Hunched at your desk and running out of steam by midday? Instead of reaching for an espresso, move like McCartney and do a headstand. Building a couple of minutes of upside down time into your day could revitalise your brain, improve your mood, and open up a whole new way of looking at the world, say experts.
Okay, perhaps a full headstand in the office may get you some funny looks from your colleagues but inverted postures (that’s any move that positions your heart above your head) can provide physical relief from hours of sitting or standing, as well as boost blood flow to the brain making you feel more alert, focused and, possibly, calmer.
You can enjoy some topsy-turvy time by simply touching your toes or practicing yoga moves like downward dog – octogenarian Paul McCartney’s epic Glastonbury energy could be due to his daily headstands; and Dua Lipa loves a yoga inversion, crediting them for keeping her strong, grounded and focused.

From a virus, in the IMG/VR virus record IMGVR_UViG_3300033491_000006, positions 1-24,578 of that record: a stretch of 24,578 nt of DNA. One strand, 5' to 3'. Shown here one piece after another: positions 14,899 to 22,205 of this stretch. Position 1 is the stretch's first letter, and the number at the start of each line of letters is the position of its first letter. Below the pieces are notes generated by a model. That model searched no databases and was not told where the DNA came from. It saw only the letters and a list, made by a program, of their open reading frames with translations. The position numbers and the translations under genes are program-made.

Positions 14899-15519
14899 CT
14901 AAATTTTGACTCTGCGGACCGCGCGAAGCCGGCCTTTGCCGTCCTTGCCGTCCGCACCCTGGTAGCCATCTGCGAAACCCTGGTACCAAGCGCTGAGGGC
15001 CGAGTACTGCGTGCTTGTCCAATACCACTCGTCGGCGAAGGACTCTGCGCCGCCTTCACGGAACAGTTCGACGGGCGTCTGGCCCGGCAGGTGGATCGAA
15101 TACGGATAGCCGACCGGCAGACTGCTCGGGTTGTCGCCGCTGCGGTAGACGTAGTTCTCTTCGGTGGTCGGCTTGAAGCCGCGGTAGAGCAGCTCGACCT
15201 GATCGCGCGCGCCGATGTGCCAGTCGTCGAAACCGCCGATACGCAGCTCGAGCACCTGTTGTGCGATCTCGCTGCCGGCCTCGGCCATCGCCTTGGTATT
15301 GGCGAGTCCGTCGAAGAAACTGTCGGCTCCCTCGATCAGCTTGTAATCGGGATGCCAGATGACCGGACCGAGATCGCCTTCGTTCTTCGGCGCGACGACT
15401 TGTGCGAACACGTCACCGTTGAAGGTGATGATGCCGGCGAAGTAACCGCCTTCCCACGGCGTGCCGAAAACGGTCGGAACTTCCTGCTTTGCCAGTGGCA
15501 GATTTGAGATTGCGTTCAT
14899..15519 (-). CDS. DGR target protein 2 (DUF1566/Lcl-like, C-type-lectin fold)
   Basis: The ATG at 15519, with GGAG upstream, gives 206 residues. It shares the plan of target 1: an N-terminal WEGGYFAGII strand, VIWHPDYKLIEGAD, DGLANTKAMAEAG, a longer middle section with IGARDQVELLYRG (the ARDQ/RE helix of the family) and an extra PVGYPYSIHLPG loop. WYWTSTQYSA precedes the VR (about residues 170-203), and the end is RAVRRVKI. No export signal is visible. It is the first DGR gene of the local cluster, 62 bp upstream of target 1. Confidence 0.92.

Or go a step further like author Dan Brown, who is said to boost his creativity by using an inversion table; a fancy bit of kit primarily used for back pain relief but with added medieval torture vibes.
If you fancy a more fun way to get upside down try aerial yoga – your regular practice but done completely via suspended slings to swing, tumble and hang from while twisting your body into Instagram-worthy shapes (check out Holly Willoughby’s ‘inverted butterfly’ position)
How being upside down can boost your body and brain
Our bodies are designed to be upright, so when we turn upside down our cardiovascular and lymphatic systems have to work harder against gravity.
‘The blood will go to your head and remain there – your body is slower in circulating it away as your heart rate decreases,’ Hussain Abdeh, superintendent pharmacist and clinical director at Medicine Direct,’ tells Metro.co.uk.
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